Additional proposals were added as they were received, from  
               whomever they were received.  The working group met three  
               times by conference call, reviewing each of the proposals  
               submitted.  The working group recommended that roughly  
               one-half of those proposals be forwarded for consideration  
               for Judicial Council sponsorship.

               In the meantime, at the direction of the chair of the  
               Executive and Planning Committee and the chair of [the  
               Policy Coordination and Liaison Committee (PCLC)], the  
               chairs of most of the council's subject matter advisory  
               committees, the Open Courts Coalition, and the president of  
               the California Judges Association were asked to designate  
               members to participate on an Ad Hoc Advisory Committee on  
               Court Efficiencies, Cost Savings, and New Revenue.  The ad  
               hoc committee was created to ensure that all of the  
               proposals could be acted on timely, while retaining for the  
               council the benefit of the expertise of the various  
               advisory committees.  The Ad Hoc Advisory Committee met by  
               conference call four times to review the proposals  
               recommended by the PJ/CEO Trial Court Efficiencies Working  
               Group.  The advisory committee further winnowed the  
               proposals for recommendation to the PCLC for council  
               sponsorship.  This process resulted in 24 proposals for  
               statutory change being forwarded to PCLC for consideration  



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               for council sponsorship.  PCLC, under the authority  
               expressly delegated to it for these purposes in December  
               2011, approved 17 of those proposals for council  
               sponsorship.  (Judicial Council of Cal., Policy  
               Coordination and Liaison Com. Rep., Judicial Council  
               Legislative Priorities: 2013 (Dec. 14, 2012)  
               [as of June 20, 2013] pp. 3-4.) 

          Of those 17 proposals, eleven were included in both the  
          Governor's Proposed 2013-14 Budget and the May Revise.  The  
          Senate Budget Committee recommended adopting eight of those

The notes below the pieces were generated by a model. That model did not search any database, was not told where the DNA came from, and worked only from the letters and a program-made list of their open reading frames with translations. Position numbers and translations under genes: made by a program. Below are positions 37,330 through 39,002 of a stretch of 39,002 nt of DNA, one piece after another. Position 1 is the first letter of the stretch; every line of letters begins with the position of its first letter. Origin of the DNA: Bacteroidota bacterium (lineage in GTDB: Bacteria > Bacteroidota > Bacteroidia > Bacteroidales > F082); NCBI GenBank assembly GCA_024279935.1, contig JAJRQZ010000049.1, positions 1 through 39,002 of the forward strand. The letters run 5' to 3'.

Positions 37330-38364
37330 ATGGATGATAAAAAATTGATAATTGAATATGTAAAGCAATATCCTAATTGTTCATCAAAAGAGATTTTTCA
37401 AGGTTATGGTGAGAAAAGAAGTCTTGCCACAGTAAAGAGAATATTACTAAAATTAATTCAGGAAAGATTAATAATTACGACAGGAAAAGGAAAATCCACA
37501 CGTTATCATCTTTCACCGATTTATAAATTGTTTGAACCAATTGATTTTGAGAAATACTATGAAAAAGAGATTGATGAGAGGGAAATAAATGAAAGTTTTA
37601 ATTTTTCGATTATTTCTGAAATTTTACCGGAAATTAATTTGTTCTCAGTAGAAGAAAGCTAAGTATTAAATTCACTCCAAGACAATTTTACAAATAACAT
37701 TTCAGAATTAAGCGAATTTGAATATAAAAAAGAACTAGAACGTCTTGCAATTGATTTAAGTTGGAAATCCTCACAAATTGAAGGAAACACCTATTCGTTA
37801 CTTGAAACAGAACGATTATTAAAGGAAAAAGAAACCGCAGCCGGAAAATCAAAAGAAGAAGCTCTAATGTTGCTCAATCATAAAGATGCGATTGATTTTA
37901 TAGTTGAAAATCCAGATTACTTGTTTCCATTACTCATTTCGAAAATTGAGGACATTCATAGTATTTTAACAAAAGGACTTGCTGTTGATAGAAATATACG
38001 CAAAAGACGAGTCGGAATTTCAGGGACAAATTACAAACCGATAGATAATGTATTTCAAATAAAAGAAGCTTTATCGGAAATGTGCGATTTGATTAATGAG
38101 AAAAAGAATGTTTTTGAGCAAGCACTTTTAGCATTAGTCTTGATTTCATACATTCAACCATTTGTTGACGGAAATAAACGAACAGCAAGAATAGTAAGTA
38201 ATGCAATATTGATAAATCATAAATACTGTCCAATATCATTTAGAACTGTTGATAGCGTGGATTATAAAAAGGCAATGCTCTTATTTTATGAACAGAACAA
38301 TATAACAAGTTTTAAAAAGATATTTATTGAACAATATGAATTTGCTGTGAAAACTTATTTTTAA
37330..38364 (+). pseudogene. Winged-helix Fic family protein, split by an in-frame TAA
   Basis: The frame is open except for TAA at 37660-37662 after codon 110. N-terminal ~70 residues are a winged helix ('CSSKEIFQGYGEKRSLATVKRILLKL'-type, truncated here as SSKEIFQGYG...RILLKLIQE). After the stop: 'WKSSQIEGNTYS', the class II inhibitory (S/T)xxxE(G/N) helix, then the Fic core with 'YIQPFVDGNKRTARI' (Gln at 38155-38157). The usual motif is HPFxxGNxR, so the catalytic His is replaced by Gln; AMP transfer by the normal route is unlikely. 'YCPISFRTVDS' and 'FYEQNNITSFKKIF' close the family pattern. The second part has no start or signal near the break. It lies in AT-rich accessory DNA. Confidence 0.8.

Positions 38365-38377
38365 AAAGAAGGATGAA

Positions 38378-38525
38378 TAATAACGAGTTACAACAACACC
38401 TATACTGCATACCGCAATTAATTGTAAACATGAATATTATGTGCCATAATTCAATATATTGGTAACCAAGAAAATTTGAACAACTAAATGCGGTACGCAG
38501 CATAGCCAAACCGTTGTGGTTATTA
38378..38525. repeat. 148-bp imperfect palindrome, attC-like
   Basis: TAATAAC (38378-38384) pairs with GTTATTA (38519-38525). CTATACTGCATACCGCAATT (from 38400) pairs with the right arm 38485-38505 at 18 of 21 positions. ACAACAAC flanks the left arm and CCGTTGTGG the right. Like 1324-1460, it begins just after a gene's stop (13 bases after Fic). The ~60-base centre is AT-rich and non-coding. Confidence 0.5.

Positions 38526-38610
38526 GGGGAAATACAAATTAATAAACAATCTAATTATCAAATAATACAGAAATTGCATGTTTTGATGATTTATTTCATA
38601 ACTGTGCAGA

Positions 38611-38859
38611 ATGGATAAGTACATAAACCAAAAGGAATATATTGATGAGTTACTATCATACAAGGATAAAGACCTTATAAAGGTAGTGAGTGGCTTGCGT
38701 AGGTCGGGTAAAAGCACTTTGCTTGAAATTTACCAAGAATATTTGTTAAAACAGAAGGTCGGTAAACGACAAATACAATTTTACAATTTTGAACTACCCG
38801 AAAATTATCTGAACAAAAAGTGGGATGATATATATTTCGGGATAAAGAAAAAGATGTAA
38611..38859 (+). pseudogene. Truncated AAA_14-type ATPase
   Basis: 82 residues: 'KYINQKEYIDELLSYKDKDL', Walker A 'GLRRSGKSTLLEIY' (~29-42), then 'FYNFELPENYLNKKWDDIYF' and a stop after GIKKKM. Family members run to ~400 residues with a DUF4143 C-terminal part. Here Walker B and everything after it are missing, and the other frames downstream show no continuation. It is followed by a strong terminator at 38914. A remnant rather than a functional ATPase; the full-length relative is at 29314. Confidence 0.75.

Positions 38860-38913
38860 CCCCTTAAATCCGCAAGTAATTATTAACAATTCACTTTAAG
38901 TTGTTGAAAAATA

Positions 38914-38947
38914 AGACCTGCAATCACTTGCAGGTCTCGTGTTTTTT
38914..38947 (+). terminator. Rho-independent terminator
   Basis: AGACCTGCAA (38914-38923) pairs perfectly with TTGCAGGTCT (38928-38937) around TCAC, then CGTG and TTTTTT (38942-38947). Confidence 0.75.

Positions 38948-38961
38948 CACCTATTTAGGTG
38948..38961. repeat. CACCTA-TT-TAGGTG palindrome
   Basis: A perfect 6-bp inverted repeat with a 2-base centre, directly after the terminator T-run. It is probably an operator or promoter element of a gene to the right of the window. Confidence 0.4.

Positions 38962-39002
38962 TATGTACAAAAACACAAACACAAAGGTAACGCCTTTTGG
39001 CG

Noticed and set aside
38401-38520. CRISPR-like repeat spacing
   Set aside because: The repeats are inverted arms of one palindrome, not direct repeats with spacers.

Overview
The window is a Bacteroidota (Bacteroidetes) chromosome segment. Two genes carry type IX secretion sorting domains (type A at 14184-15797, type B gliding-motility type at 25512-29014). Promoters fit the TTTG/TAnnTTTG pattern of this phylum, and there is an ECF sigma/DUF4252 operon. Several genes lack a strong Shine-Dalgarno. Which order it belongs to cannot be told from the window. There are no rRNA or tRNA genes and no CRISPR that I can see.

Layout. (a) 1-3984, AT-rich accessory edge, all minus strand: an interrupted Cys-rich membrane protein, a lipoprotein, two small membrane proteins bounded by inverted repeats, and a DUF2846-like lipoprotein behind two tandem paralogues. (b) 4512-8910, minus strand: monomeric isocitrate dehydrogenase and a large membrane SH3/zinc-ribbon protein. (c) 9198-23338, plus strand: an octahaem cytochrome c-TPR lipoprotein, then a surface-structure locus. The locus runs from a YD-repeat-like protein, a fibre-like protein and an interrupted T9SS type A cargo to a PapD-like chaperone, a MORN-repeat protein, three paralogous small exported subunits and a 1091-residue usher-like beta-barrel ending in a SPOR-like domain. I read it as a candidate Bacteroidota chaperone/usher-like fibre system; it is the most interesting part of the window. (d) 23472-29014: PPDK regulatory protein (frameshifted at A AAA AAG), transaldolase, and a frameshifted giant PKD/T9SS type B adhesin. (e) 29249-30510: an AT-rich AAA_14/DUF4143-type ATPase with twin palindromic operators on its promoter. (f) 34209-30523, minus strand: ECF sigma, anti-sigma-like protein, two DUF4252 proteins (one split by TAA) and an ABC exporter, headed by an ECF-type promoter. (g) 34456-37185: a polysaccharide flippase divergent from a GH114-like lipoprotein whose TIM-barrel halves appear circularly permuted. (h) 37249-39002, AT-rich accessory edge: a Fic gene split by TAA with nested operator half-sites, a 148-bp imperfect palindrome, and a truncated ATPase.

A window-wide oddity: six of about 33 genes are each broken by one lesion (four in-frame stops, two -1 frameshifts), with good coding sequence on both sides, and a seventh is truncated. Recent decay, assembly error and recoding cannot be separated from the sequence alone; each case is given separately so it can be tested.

proposals, while the Assembly Budget Committee recommended  
          adopting four.  The Budget Conference Committee adopted the  
          Assembly's recommendations, thus, four of the 17 proposals were  
          included in the 2013-14 Budget.

           FISCAL EFFECT  :    Appropriation:  No   Fiscal Com.:  No   Local:  

           SUPPORT  :   (Verified  7/2/13)

          Judicial Council of California (source) 

          ARGUMENTS IN SUPPORT  :    According to the author:

               AB 1293 will assist the judicial branch, especially the  
               trial courts, in implementing efficiencies and  
               cost-recovery measures during this era of significantly  
               decreased general fund support for the courts.  From fiscal  
               year 2007-08 to the current year, according to the State  
               Legislative Analyst's office, state General Fund share of  
               the entire judicial branch budget fell from 56 [percent] to  
               just 20 [percent].  Last year alone, state General Fund  
               support for the judicial branch was reduced by $544  

               Because of the challenging budget times in which we find  
               ourselves, and despite the fact that all parties - from the  
               court users themselves to the Chief Justice of California -  
               would prefer to not have to increase fees, we must bolster  
               the judicial branch as best we can with the most practical  
               solutions available.  The trial courts are suffering from a  
               sharp decrease in funding.  



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           ASSEMBLY FLOOR  :  46-30, 5/30/13
          AYES:  Alejo, Ammiano, Atkins, Bloom, Blumenfield, Bocanegra,  
            Bonilla, Bonta, Bradford, Brown, Buchanan, Ian Calderon,  
            Campos, Chau, Chesbro, Daly, Dickinson, Eggman, Fong, Frazier,  
            Garcia, Gatto, Gomez, Gonzalez, Gordon, Hall, Roger Hernández,  
            Jones-Sawyer, Levine, Lowenthal, Medina, Mitchell, Mullin,  
            Muratsuchi, Nazarian, Pan, Perea, Quirk, Rendon, Skinner,  
            Stone, Ting, Weber, Wieckowski, Williams, Yamada
          NOES:  Achadjian, Allen, Bigelow, Chávez, Conway, Cooley, Dahle,  
            Donnelly, Fox, Beth Gaines, Gorell, Gray, Grove, Hagman,  
            Harkey, Jones, Linder, Logue, Maienschein, Mansoor, Melendez,  
            Morrell, Nestande, Olsen, Patterson, Quirk-Silva, Salas,  
            Wagner, Waldron, Wilk
          NO VOTE RECORDED:  Holden, V. Manuel Pérez, John A. Pérez,  

          AL:nl  7/2/13   Senate Floor Analyses 

                           SUPPORT/OPPOSITION:  SEE ABOVE